The Press Newspaper
Fifty-four-year-old lifelong East Toledo resident Jerry Klug remembers his parents taking him to Pearson Metropark as a child.
What his parents may have not realized is they started a lifelong passion. An adult Detroit Tigers baseball fan could probably relate it to the first time his father took him to Tiger Stadium.
What does Klug do at Pearson? He counts birds, among other things.
“I’ve been into this stuff ever since I was a little kid and I’ve been coming out here keeping track of what I’ve seen,” Klug said. “My parents took me out here in the early 60s, but by the mid-60s or so I started to become aware enough to keep track of what I was seeing, but I have just had a lifelong interest in this stuff. I also got into nature because I worked on my great aunt’s p-fowl farm (poultry farm) for years when I was a kid.”
Klug is a charter member of Friends of Pearson, which was founded in 1990, and has been a Toledo Area Metroparks volunteer 28 years.
“He is a remarkable volunteer with an uncanny ability to recall birds and even the dates that he documented them,” said Metroparks public relations director Scott Carpenter.
At least once every two weeks Klug is at Pearson counting bird species. His research was included in a presentation by retired Metroparks naturalist Karen Mitchell at Pearson’s Macomber Lodge during the Friends of Pearson-hosted March Sunday Series.
A little more than a month before Gov. John Kasich signed Senate Bill 1 – crafted to address algal problems in Lake Erie by limiting the application of fertilizer and manure on fields in the western basin – investigators from the Paulding Soil and Water Conservation District and Ohio Department of Natural Resources were following up on a complaint.
Manure from a holding pond at the Wildcat Dairy facility, permitted to hold 2,100 cows, had been applied to a nearby field that was frozen and covered with snow. After determining application standards for spreading manure on frozen ground, as defined by agriculture pollution abatement regulations, hadn’t been followed, the investigators directed the dairy operator to cease spreading the manure and contain the run-off to stem a discharge into ditches.
A graceful transition into retirement isn’t happening for former Genoa Fiscal Clerk Charles Brinkman.
Brinkman, 65, submitted his intent to retire letter earlier this year, with a target final date of March 31. The decision seemed amicable between the fiscal officer and village officials until March 30 when he was terminated from the job he has held since August 2004.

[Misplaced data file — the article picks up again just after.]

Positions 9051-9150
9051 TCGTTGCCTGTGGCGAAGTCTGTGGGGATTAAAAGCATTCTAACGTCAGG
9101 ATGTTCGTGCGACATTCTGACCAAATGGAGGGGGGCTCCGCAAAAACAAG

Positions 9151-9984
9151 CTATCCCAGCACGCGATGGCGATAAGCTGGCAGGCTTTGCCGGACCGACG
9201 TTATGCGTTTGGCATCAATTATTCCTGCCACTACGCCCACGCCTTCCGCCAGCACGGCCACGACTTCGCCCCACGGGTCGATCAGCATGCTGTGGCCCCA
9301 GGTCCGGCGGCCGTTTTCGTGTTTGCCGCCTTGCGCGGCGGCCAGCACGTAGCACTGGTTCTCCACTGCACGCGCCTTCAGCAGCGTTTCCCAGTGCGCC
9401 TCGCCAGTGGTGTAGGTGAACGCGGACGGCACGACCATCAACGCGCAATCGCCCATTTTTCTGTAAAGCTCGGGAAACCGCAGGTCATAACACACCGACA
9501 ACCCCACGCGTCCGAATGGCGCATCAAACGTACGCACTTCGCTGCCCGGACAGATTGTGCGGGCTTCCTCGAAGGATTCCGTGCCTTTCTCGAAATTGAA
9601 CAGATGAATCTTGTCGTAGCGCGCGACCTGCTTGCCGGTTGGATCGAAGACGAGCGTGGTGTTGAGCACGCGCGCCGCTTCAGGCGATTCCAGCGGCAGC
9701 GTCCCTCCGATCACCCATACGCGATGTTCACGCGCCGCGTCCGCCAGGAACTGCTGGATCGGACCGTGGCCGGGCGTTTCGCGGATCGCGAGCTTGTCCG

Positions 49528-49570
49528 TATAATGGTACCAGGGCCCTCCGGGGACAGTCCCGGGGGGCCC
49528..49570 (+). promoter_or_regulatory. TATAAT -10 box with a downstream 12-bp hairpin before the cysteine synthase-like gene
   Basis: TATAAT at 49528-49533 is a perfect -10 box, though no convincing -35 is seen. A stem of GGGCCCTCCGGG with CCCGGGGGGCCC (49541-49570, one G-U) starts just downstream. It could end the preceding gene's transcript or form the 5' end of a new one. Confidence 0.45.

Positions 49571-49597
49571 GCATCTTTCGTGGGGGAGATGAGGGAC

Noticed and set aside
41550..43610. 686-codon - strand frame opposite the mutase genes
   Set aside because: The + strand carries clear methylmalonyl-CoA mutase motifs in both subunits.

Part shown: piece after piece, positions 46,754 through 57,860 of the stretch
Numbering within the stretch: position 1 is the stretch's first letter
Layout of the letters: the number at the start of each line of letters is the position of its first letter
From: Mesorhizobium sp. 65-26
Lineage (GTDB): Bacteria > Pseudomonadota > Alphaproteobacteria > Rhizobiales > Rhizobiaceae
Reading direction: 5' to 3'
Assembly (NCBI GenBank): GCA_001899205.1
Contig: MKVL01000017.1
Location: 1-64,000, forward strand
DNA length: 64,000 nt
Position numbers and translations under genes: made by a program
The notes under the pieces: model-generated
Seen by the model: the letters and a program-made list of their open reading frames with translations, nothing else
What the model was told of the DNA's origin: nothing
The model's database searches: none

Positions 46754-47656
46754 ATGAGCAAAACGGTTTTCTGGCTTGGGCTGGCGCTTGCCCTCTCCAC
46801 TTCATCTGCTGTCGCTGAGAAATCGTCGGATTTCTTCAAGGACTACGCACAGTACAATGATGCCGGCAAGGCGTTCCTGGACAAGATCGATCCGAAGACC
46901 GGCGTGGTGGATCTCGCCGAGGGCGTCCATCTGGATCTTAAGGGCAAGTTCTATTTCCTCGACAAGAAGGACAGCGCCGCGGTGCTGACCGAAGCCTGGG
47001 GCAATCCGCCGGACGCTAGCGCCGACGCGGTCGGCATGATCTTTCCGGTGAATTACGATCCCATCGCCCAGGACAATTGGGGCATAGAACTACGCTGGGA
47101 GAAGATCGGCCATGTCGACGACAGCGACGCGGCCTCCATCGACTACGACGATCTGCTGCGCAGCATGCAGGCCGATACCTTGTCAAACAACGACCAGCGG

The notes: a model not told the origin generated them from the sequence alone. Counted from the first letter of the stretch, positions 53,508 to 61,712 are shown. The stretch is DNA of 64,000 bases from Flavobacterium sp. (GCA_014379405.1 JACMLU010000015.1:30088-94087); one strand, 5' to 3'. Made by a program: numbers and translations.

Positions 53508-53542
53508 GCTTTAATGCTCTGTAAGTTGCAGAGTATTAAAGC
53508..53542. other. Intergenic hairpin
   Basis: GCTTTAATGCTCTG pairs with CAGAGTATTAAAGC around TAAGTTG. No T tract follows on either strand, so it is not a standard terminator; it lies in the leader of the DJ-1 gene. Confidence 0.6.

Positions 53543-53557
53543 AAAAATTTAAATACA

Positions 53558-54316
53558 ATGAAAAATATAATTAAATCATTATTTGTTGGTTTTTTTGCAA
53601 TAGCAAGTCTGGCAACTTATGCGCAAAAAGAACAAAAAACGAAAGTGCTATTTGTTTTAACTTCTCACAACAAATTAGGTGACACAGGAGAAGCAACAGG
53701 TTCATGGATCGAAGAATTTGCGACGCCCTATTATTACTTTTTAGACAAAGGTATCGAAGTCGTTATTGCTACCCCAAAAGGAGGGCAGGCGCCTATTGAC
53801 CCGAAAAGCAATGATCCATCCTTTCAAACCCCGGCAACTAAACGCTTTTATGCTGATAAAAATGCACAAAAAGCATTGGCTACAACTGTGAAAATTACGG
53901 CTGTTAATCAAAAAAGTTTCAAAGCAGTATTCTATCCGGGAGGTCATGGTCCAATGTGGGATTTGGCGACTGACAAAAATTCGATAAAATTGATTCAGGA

His retirement letter followed an in-house agreement for Brinkman, whose employment has been apparently been plagued with repeated clerical problems, to leave his job with dignity. But that plan fell through when Brinkman’s restrictions regarding his final days went astray, according to Village Administrator Kevin Gladden.
“From the time he turned in his retirement date he was under administrative control. He was to work with the interim fiscal clerk and he was to clean up his office,” Gladden said, adding Brinkman’s office was littered with unorganized stacks of papers and files.
As March progressed, Gladden explained, the situation worsened. The administrator did not go into further detail because of a pending May 4 grievance hearing set by village council. He said documentation would be presented at the public hearing.
The mounting tension forced Gladden to make a hard decision. His view: Time to cut losses and let the chips fall where they may.
Around noon on March 30, Brinkman was escorted from the administration building.
“It seems pretty cold,” Gladden added, “But there were other situations that arose and they were just intolerable.”
Ohio Senate Bill 1, passed by the state Legislature earlier this month, will go a long way toward reducing toxic algae in Lake Erie, supporters say.
Gov. John Kasich signed the bill into law on April 2 at Maumee Bay State Park.
Last August, nearly 500,000 residents in northwest Ohio and southeast Michigan were left without clean drinking water for three days after toxic algae blooms contaminated the water supply in the Western Lake Erie basin.
Rep. Michael P. Sheehy, of Oregon, called it “an important first step in protecting our most valuable natural resource for generations to come.”
“The current drought advisory in California only reinforces how precious of a resource Lake Erie is and how important it is to protect it,” said Sheehy.
Bipartisan support for the measure shows that the issue is still a priority with the public, he said.
“I am pleased we were able to come together in a bipartisan way to give the lake the attention it deserves,” he said.
The new law prohibits the application of fertilizer and manure on frozen and saturated ground within the western basin of the lake. It also will require municipal water treatment facilities to begin monthly monitoring of phosphorus by December 1, 2016. Starting on July 1, 2020, the legislation bans depositing dredged material in Ohio’s portion of Lake Erie and its tributaries.
Phosphorous and nitrogen, which are naturally present in livestock manure and commercial fertilizers, are widely recognized as a prime source of nutrient pollution that feed the growth of toxic algae. The nutrients also can be redistributed in the water column when harbor dredgings are disposed in the open waters just off shore of Toledo and other ports along the lake.
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